Total War: Rome II

Total War: Rome II - Emperor Edition

We've revisited Creative Assembly's divisive strategy title.

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Just over a year ago we posted a glowing review of Total War: Rome II. After thirty-odd hours with the game we had enjoyed it sufficiently to slap a big fat 9 on the end of the text. Despite the shocking length of time it took the game to process each of the AI's turns, and a few other optimisation issues, we enjoyed the campaign and the several games we'd played against human opposition.

Having posted our review we then watched a range of hugely conflicting opinions roll in. Some reviewers felt the same as we, and praised the scope and ambition of the game, while others bemoaned the technical restrictions they considered game-breaking. Although it was as clear as day to us that there was optimisation issues, we were playing a review build of the game, and day one patches are released to ease such issues (we mentioned it in the text anyway, but still, it's the kind of thing you'd expect to get fixed).

Then, when the game was out in the community, and players started investing huge chunks of time into the campaign, other issues started to arise; the kinds of things you simply can't spot when playing for such a relatively short period of time for review, or issues that only become frustrating when they're repeated time and time again. In short, despite Rome II being the pinnacle of the series in many ways, it's also gone on to be considered the most divisive title to have been released by Creative Assembly.

In the year that's passed, CA has been working hard to support the game, not just in terms of new content (there's two paid-for campaign expansions), but also with regards to fixing many of the problems reported to them by their vocal community. With the Emperor Edition (which is a free update for anyone with the base game), we got the fifteenth major update, and with it another assortment of gameplay improvements and changes, as well as some new content.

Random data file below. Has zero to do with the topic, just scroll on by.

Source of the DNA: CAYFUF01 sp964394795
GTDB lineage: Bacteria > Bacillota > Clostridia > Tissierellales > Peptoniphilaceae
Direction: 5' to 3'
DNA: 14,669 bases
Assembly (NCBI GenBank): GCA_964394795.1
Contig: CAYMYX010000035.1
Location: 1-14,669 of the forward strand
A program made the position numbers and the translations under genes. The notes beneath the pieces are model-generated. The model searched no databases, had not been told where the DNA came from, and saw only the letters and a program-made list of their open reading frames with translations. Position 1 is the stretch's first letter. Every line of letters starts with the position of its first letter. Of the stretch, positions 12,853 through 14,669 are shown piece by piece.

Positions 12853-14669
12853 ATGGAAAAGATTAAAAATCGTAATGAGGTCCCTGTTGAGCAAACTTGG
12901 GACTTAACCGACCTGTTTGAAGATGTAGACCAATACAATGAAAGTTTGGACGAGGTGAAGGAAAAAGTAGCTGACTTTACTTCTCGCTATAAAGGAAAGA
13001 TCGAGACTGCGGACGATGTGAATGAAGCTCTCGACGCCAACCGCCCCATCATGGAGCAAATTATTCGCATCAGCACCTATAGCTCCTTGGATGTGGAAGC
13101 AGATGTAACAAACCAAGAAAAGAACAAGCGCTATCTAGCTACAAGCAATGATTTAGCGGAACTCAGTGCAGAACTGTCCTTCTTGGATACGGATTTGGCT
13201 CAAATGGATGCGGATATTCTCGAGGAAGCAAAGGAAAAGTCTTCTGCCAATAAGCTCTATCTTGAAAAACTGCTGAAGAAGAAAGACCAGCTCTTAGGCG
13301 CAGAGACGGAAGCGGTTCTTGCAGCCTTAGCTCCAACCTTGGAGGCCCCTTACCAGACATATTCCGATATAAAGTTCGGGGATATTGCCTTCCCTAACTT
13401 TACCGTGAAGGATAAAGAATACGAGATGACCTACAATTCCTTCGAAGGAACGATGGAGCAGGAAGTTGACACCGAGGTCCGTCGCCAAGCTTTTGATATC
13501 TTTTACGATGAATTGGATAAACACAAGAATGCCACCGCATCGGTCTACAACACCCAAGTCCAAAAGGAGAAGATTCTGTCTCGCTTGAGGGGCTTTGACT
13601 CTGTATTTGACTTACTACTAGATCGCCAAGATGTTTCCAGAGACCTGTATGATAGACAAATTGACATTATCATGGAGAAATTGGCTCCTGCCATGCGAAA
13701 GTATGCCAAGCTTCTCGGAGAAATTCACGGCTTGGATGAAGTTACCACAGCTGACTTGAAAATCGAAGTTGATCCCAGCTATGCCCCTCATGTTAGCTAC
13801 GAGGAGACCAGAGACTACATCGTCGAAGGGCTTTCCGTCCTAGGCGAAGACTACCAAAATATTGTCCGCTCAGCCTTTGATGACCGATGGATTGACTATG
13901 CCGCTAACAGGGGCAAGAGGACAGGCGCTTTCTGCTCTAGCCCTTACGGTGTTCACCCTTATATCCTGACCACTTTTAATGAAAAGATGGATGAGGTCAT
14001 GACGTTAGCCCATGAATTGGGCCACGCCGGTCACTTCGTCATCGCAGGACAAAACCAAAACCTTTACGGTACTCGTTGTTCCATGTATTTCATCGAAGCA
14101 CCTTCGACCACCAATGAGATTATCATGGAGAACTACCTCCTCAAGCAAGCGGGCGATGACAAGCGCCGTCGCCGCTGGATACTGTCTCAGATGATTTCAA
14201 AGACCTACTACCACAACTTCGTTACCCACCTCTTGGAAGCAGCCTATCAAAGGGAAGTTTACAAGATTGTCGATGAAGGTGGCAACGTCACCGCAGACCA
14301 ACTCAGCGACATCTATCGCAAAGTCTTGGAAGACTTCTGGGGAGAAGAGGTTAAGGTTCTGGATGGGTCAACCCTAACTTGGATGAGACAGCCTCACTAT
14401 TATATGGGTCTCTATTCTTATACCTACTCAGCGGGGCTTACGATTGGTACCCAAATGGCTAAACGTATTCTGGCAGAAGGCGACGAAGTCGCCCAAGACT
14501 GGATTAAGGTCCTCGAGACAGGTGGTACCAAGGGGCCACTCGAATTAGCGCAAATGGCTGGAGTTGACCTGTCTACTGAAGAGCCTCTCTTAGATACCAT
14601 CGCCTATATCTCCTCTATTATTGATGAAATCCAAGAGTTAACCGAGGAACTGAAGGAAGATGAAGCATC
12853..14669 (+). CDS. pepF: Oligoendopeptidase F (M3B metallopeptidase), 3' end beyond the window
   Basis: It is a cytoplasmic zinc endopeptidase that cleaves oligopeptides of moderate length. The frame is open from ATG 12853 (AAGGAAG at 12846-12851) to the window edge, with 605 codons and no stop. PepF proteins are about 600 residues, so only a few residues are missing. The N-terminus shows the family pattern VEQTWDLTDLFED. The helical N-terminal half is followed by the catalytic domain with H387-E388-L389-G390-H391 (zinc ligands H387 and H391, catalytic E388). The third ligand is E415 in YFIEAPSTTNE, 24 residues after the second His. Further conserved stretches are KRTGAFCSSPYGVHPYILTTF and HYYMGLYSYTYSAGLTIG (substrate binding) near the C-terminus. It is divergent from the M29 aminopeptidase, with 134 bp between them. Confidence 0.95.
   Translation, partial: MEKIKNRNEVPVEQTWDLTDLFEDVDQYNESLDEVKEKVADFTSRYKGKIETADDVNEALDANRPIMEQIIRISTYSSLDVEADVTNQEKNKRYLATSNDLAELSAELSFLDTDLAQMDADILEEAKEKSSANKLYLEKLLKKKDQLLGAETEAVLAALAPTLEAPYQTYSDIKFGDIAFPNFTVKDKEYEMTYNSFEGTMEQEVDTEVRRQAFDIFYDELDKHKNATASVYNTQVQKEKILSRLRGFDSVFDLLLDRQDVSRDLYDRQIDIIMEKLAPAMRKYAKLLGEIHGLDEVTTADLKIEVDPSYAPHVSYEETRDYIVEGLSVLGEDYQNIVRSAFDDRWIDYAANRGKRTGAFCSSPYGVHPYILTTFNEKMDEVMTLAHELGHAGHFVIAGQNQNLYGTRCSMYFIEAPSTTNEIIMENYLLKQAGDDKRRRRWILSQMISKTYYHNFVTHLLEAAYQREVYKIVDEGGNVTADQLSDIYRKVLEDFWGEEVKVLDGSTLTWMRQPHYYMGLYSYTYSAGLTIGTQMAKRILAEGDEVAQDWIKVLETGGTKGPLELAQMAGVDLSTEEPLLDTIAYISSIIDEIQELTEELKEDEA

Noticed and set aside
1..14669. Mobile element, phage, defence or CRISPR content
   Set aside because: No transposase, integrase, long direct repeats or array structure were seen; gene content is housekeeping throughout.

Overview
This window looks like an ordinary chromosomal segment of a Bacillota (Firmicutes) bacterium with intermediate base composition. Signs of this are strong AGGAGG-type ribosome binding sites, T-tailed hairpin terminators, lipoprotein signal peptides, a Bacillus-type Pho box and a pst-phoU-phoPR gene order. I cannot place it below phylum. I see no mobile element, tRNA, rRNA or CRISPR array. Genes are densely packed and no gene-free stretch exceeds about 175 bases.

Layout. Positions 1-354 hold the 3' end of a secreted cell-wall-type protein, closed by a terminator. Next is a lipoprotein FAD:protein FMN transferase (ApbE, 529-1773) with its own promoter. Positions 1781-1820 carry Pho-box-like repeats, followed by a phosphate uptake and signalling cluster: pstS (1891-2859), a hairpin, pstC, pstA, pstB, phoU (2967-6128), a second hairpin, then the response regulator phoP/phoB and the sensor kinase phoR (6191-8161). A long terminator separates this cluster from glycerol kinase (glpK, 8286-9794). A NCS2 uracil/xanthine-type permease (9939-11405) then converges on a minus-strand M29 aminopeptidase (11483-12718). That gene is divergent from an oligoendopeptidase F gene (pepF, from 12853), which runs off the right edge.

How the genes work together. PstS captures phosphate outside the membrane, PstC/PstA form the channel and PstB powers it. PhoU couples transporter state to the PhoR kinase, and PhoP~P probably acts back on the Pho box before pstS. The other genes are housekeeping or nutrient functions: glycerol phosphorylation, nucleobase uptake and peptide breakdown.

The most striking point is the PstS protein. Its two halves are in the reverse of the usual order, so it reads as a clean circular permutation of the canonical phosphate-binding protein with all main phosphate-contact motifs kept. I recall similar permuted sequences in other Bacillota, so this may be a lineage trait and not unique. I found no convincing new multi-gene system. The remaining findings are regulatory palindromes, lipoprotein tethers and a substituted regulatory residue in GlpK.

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Has this latest update done enough to placate disappointed members of the community? Or is Total War: Rome II a blemish on the name of this huge strategy franchise?

Well, we've not changed our mind so significantly since this time last year that we could say it was the latter. The outpouring of annoyance from some gamers goes to show how variable an experience it can be playing something (already complex) on PC. We had a few issues, but other than some shoddy loading times, our experience was largely unaffected by the plethora of technical problems that marred the launch of the game for many other people. Therein lies the main problem of developing for PC; with so many different configurations it can be a tricky task to optimise across the board, and it's not uncommon for a small minority to have issues with any game.

Total War: Rome II

To explain what happened here as nothing more than that would be to let CA (and Sega, who must also take some responsibility as publisher) off the hook prematurely. Hindsight is a wonderful thing, and upon reflection it's clear that Rome II was released before it was ready for public consumption. A game as gloriously huge as this needs sufficient time for spit and polish, and that's something that clearly didn't happen. However, now we've had a year and a multitude of updates, plenty of time to right perceived wrongs. Surely that's enough?

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"Rome II was far and away our most ambitious game," says Total War creative director Mike Simpson. "We see more people playing, and playing for longer, than any other game in the Total War series. However, we take our players' feedback very seriously. Through the multitude of improvements and free content updates we've brought to Rome II since its launch, we've worked hard to try and meet their expectations. We want Emperor Edition to be remembered as one of our finest games."

Well, the Emperor Edition update certainly is ambitious. It brings plenty of strands together; by collecting together all of the free content that's been released so far, this is the definitive version of the game. There's Twitch.tv integration if you want to share your conquests with the world, new factions and new units, and CA even finally got around to releasing the Mac version of the game (which is free/paid-for if you've already got it).